Tuesday, July 19, 2022


Well, it could be worse: Confused? This helps: (I haven't seen those kinds of diagrams since high school. Good to know ideas never die, eh?)

Christianity will have to address the enormous heresy of the anti-egalitarian "evangelicals" who are so enthusiastic about Republican-fascism and its like.  They are heretics, certainly those members of evangelical churches, Catholics, etc. who really do take what Jesus said seriously feel if not admit that there is something extremely wrong with that parody of Christianity that is pushed by the media as "Christianity."  You cannot both vote for Trump or the Republican-fascists and believe what Jesus said was true anymore than you can that natural selection is true and believe in the Gospel.  That house, divided like that, cannot stand.  
So I'll come back to where I started, and peruse the Vice article:

This story is not unique to Grace Church. Politics and culture wars have crept into pulpits and pews across the U.S. in recent years. It’s not just the Evangelical church, whose ties to the GOP have been the target of heavy scrutiny for decades. It’s churches and parishes across denominations, state lines, and socioeconomic status. 

Christians from around the country who spoke to VICE News said they’ve witnessed their congregations lose focus and slide into Christian nationalism. 

I will start by saying I'm hard pressed to remember churches which openly supported Dr. King's civil rights movement (nor could he find many); or women's liberation; gay rights; the American Indian Movement; even the anti-war protests.  The latter was an issue of nationalism and Christianity just as much as "Christian nationalism" is today.  So I'm not sure things have changed, because any pastor who openly supported Dr. King or opposed the war (as Dr. King did, too) would have soon found himself (they were almost all "he" back in the day) out of a job.

No, this is not new; this is as old as Protestantism itself; or should I say Christianity?

The church's relationship to power has always been a fraught one, especially since the church is the people, not the hierarchy.  I suspect (but cannot prove) that the power of the Church in days gone by was not what it is presumed to have been, and it was power mostly because it was aligned with the principalities of the world, who were backed by the guys on horseback with spears and swords.  What was the point of dissenting?  Aside from the distinct fact that the "individual" was a very different concept before 1798 than it has been since.  When your identity is bound up with you family and subjects (of the kings, princes, etc.), you don't too much stick your head above the parapets.  It doesn't even occur to you.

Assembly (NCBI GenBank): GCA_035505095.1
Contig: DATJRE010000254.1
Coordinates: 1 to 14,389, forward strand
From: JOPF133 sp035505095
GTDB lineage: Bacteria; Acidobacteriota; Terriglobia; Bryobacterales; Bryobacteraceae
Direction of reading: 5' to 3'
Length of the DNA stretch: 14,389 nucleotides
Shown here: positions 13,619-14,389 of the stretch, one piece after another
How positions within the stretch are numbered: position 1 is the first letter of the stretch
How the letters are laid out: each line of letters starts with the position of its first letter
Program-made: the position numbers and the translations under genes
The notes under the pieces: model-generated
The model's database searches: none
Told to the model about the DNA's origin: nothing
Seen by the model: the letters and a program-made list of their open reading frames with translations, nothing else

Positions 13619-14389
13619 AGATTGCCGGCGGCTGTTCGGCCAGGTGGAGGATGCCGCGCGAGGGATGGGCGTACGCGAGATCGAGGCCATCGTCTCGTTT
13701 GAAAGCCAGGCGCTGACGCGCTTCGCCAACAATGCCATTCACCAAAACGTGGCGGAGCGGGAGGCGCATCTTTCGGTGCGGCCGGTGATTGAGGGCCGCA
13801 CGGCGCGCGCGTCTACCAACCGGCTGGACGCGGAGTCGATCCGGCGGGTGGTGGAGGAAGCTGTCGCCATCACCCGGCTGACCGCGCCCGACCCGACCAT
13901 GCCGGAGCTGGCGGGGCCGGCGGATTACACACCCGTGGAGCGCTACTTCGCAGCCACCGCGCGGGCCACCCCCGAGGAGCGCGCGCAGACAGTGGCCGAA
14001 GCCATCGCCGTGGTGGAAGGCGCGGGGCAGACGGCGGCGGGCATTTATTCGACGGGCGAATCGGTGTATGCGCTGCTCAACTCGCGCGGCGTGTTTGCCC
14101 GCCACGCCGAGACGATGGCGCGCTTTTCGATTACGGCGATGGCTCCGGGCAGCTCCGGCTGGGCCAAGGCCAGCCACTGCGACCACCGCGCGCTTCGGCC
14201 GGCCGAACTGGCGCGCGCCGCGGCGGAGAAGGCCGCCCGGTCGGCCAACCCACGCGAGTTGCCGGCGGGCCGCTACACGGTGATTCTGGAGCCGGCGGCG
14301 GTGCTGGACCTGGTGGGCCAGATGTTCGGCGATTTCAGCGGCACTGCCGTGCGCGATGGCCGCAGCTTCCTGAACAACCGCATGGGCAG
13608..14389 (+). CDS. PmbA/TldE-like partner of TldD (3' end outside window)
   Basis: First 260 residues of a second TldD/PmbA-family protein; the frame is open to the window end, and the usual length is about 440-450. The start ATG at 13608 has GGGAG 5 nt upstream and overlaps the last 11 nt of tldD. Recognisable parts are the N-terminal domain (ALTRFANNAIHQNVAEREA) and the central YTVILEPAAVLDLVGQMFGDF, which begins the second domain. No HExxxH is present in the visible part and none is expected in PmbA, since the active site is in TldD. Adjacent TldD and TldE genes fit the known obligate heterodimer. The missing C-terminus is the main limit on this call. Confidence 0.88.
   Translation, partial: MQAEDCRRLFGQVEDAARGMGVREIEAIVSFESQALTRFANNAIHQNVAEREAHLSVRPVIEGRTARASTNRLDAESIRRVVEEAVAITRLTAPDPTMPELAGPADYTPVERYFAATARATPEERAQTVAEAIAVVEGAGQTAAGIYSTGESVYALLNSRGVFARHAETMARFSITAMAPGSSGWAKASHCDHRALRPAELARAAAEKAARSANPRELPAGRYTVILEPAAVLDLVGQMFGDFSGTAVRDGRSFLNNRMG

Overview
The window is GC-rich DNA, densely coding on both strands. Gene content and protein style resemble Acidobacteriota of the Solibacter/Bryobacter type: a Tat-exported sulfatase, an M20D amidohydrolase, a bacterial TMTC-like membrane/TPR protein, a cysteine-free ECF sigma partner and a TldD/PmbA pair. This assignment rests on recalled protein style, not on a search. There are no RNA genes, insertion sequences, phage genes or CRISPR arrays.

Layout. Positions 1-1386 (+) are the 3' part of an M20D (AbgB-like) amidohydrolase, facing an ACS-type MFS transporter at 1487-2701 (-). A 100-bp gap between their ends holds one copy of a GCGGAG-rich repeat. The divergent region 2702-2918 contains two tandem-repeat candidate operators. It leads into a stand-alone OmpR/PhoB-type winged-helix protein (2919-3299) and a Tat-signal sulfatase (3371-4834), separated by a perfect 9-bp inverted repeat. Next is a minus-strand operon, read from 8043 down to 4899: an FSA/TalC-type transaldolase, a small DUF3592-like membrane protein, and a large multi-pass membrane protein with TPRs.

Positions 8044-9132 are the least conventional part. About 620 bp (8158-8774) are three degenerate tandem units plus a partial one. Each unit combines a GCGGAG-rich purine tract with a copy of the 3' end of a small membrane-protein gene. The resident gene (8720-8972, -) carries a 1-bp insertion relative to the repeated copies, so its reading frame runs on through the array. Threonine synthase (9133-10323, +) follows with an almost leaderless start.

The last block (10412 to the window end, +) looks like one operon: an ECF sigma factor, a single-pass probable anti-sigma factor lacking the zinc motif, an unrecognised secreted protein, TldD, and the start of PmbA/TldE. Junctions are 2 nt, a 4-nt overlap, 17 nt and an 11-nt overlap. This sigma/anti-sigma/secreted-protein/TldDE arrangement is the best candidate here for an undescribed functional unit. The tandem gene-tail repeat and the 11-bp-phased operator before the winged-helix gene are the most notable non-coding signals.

On the first point, there is ample evidence Shakespeare was very careful in his plays, even his comedies but also his tragedies (not excluding his histories) to keep in mind there were powers that were always to be respected.  So the Duke in "Midsummer Night's Dream," and Oberon (even though Titania is his match, a nod to the Queen of England), as well as the Duke in "Twelfth Night" or "Othello," is not a person to be mocked. "Othello" is a study in proper leadership.  Othello is not wise enough to reject the counsel of Iago, but the Duke of Venice is wise enough not to allow Iago into his counsel.  The Duke in "Twelfth Night" is confused by the costume of Viola, but he is not mocked for his gullibility.  Leave the mockery to Malvolio, who thinks he has the ear of Olivia; but she is noblewoman, and so too smart for Malvolio.  Shakespeare may now all the intrigues of the human heart and the court, but he is wise enough to never expose the foibles of the rulers.  The closest he comes is Macbeth, who is a pretender to the throne and the line from which comes James I, and Lear is a figure of ancient history who, in the end, is more sympathetic and sinned against than sinner.  The Queen, after all, had the Tower, and the bridge upon which hung the heads of those who displeased her.  There was enough turmoil over church and crown in Elizabethan England to teach Shakespeare the lesson:  know what to kiss, and when.  Expressing his express individuality in anything but love poems would have cut his career short, indeed.

Luther's movement prospered because German noblemen gave him sanctuary, and his ideas sanction.  Jean Cauvin ran the city government in Switzerland; the Puritans protested the British rule over the church and fled the country to finally come to America and try their hand at governance by their lights.  Their aim was to establish a culture and a society (what else is government?) suited to their needs.

So it has ever been.

So are evangelical churches becoming hotbeds of Trumpism?  Or are they losing members because they are hotbeds of Trumpism?  Give it twenty or thirty years, and we can start to answer that question.  50 years ago Jerry Falwell was just getting started:
And yup, they were happy to wear masks to avoid getting AIDS.  Falwell was quite sure, at the height of his power, that his reign was from everlasting to everlasting, and that he represented the "real America."  I sometimes wonder if he can see what his son has done with that legacy.  His son succumbed to the world, one should note.  O, the irony!